Not Yet

One of the consequences of the pushed down curriculum is that some students are not developmentally ready to master the material. These children are not “stupid” or “ignorant,” but just need a little more time to grow. You all have children in your class who can master anything thrown at them, while other children struggle daily and feel like failures. It is our responsibility as teachers to help the students see value in hard work and find successes along the way. We are not responsible for the standards and curriculum we are expected to follow, but we can influence the children by what we do and say in the classroom to value all learning styles and growth for everyone.

I am excited by the research and information coming out about the growth mindset. Do you believe that all children can grow and learn with hard work and a passion for learning? It seems like an easy concept, but how often do you think, “If only I were smarter?” or do you think, “It may take some time, but I can learn this if I work.” My friend, Jackie, has made good use of helping her 3rd grade students keep engaged and working hard, even when it may be difficult by applying some of the growth mindset ideas. She uses examples from sports and everyday life to show children that most of life takes practice. (Boy, does it ever!) She tells the children that they are growing their brains as they tackle subjects, strategies, or concepts that are not easy. After all, everyone could use more gray matter, no matter how much you have. Instead of thinking that they will never “get it” whatever “it” is, they tell themselves and each other, “Not yet, but I (you) will.”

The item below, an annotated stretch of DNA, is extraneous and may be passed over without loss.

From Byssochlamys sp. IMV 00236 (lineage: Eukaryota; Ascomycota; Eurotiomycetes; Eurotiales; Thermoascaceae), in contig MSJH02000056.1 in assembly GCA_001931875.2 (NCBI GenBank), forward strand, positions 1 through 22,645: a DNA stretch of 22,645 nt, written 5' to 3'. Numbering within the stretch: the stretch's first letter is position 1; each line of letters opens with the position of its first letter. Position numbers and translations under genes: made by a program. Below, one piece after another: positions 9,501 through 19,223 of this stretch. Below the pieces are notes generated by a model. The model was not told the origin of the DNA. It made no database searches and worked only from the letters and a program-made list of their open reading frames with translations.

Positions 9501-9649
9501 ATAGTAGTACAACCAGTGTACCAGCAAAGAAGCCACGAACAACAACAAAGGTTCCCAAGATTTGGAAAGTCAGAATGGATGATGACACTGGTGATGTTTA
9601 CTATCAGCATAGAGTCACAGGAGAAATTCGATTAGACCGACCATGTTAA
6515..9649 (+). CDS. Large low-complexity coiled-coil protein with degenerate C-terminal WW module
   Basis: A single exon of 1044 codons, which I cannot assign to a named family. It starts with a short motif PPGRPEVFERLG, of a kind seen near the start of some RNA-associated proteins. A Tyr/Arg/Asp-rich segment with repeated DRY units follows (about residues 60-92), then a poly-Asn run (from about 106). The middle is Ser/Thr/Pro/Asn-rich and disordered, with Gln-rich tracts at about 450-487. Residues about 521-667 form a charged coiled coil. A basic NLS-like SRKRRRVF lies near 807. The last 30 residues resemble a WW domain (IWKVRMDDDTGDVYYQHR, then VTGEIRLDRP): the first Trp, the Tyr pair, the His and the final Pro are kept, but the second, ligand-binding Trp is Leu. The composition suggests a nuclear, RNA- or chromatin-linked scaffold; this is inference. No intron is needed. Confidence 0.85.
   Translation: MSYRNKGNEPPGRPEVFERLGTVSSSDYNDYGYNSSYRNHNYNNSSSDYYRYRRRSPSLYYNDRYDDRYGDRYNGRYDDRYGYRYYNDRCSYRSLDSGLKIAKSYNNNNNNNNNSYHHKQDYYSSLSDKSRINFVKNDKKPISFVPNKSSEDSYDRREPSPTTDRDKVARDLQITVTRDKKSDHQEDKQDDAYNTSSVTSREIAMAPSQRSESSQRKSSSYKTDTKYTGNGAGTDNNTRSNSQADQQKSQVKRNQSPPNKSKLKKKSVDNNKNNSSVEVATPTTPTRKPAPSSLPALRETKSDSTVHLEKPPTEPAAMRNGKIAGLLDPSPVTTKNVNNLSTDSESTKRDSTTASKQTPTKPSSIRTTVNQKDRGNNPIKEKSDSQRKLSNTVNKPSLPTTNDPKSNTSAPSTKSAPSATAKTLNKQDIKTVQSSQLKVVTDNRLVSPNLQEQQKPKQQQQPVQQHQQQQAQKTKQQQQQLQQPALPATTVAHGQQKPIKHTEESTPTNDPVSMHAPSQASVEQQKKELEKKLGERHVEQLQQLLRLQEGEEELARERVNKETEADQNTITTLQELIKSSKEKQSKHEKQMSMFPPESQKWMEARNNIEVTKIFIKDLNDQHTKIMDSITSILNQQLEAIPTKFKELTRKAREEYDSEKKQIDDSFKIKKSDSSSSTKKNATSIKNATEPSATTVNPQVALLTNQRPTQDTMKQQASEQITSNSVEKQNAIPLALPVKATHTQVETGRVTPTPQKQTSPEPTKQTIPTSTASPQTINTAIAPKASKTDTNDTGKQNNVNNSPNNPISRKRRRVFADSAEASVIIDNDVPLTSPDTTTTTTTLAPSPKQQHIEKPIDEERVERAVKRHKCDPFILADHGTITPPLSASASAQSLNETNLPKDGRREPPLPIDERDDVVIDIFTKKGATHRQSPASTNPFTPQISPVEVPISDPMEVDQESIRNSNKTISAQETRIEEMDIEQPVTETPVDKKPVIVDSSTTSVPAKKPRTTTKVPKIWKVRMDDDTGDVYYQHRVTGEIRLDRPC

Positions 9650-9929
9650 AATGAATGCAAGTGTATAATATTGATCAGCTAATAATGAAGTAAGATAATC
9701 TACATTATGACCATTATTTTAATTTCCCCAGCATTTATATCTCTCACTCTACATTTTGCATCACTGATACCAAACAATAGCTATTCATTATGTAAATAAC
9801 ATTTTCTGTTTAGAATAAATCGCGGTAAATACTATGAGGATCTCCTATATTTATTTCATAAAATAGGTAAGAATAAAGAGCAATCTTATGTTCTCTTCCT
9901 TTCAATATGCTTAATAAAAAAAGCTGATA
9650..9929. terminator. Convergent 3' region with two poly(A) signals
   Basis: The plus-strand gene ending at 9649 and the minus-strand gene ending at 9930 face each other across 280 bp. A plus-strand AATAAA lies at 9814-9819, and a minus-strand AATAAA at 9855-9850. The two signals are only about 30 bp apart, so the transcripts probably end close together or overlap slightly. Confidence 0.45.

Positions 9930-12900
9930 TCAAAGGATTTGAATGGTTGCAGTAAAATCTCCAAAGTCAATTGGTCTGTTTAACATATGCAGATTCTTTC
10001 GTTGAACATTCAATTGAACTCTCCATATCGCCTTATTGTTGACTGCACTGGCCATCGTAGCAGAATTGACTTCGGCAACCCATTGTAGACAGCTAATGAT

There is so much to learn about growth mindset, so look it up. You can start with Carol Dweck ‘s groundbreaking book, along with many other books and articles on how to use this in the classroom, even with our young children. Summer reading anyone?

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